1813 1931

Barnes Family Letters

Sharman Columbia Co Ark
June 29, 1880

My Dear Sister;

          Barbara tells me that you have not rec'd a letter from me in two years that you are hurt about it.

          I wrote to you and Will jointly about six months ago and as I received no answer I supposed that writing had become a task with you and that you heard from me through Barbara, sufficiently often to feel satisfied as to my health and employment. It was, I can assure you, no want of affection, that prompted my apparent neglect, but candidly for the causes enumerated herein.

          Thought it has been so long since I wrote to you I have no news of interest. I am getting along very well and am probably settled for awhile, but should my health ever become as bad as it was for five years I shall probably come home to die as I feel sure that I can never stand such another siege. Money is not plenty here (where is it plenty) but people are doing very well. I am practicing law but am teaching also. I get more law business than I can well attend to and keep up my school duties, but not enough to abandon the school - it being more of a certainty. After getting thoroughly acquainted here I shall discontinue teaching.

          Mary, I was out of something to write Barbara not long since and wrote to her that I had some notion of marrying. Now I said the girls name is Miss Nellie LaRue of Louisville, Ky. I am corresponding with her but not on that business.

          The fact is I only wanted to see if Barbara had lost by marrying any of her interest in me. To my astonishment all hands are willing - Mother, Father and Barbara. I have at present no notion whatever of such a step, and though I am thirty year old, I have never thought I was in love but once since I left home. That was in North Carolina, and I was mistaken in myself. I was not in love.

          If I go five more years single, you may know you have a bachelor brother, which I shall be very likely to do from my present feelings.

          Train you children, dear Sister, with great care to be truthful to use no deception and to be industrious, dont overtassk them in any duties you impose but when you give them a duty to discharge, never, Never, NEVER let them shirk it. Teach them self respect, and that honor is worth more than most peoples religion.

          Well I have written more than I supposed I would - Write soon. I shall write once a month in the future.

Your Devoted Brother John

Sharman Columbia Ark.
July 8, 1880

My Dear Mother:

          I has been quite a long time since I wrote to you, as I knew you were hearing from me through the letters I wrote to the rest of the family.

          My general health remains good except losing flesh, which is not, I suppose any characteristic of disease in summer.

          I am aware that you are as familiar with my surroundings as those to whom I have been writing directly, so I am at a loss to know to lengthen out this letter sufficiently long and interesting, for it to correspond with the feelings which the writer entertains for the dear one to whom it is addressed

          If words were consummate in a true betrayal of fondness, Mothers would doubtless receive more loving assurances from distant sons than would ever be found in any other species of correspondence. There is such a mystic, and conscious instinct to be exactly truthful however, in such a letter that it curtails, denies that style of emblishment which with less care for what we say to others in order to captivate the eye of rhetoric on the ear standing open for fiction.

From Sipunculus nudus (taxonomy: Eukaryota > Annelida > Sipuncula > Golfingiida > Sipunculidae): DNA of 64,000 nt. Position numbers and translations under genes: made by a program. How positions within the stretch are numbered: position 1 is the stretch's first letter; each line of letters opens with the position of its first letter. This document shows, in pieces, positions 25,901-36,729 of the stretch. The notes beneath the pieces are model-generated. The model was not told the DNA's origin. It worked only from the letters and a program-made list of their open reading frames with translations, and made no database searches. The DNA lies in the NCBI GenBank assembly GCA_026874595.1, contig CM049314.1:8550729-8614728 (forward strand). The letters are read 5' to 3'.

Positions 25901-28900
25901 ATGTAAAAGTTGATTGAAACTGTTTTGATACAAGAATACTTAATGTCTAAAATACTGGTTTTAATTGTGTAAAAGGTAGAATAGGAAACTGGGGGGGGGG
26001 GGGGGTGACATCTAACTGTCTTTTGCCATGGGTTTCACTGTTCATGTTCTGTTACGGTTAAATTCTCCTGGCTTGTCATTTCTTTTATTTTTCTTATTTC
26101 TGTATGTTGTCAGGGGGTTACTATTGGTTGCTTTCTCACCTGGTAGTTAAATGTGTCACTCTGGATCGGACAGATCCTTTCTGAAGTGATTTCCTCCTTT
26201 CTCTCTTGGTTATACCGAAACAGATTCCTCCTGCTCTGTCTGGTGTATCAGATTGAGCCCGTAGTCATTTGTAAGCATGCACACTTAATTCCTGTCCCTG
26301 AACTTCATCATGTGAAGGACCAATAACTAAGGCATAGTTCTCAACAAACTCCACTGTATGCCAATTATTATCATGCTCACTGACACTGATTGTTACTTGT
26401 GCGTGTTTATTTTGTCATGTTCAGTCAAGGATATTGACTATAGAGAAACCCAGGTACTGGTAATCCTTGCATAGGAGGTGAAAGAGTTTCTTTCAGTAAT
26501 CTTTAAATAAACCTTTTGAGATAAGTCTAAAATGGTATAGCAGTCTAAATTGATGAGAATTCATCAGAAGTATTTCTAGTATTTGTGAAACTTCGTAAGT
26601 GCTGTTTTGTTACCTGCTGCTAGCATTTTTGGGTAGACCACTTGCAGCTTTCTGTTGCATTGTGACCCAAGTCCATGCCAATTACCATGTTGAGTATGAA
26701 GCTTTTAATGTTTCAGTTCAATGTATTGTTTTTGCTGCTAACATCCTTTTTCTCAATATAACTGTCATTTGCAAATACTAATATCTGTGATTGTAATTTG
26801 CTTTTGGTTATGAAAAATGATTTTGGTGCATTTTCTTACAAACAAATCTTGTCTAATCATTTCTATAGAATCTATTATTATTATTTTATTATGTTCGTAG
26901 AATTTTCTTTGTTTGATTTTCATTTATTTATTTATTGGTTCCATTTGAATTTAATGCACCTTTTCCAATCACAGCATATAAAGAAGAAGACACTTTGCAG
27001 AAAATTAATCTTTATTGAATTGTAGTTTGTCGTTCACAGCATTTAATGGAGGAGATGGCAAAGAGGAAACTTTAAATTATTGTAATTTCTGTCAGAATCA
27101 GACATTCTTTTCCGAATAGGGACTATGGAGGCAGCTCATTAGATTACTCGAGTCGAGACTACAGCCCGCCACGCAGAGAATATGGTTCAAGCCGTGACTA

I am doing very well here. I have never until the past year have had a fair opportunity to bring all my energy and discretion to bear on my business and a lax pursuit of any livelyhood is always followed by a feeble reward, but my efforts in this locality have been well nigh up to my entire ability and now I am prepared to push my avocation, either law or teaching, with vigor and more over am braced by assurances of being a decided preference with the popular majority in either calling.

          My greatest regret is that I cannot see the proprity of my returning home to practice for the reason that that country is too poverty ridden to give much paying employment to any profession. I am going to make just in here somewhere my permanent home because I am now among a class of people whose whole order of process comes natural to me from its resemblance to the caste among which I was raised.

          I wrote Barbara a hughe story in regard to an inteded marriage. I was only trying to see if she was as fond of me now as before her late departure.

          There is one thing however about which I am a little unsettled as I grow older and more quiet in my tastes and see the measureless ruin that is attending humanity from ignoring the Bible. I become more convinced that my influence should be given to the support of upright tenets and may before long join the church. There are no organized Baptists or Presbyterians convenient. I shall probably unit with the Methodist Protestants. This people are trying to get me to agree to settle right here for life, but I do not know that I shall not change to Magnolia this autumn.

          Give my love to Father and Lou. Tell her to do your writing even though she cares so little about me herself. She is Tom's child and that secures to her my undying affection.

          Write to

Your Devoted Son
J. H. Davis

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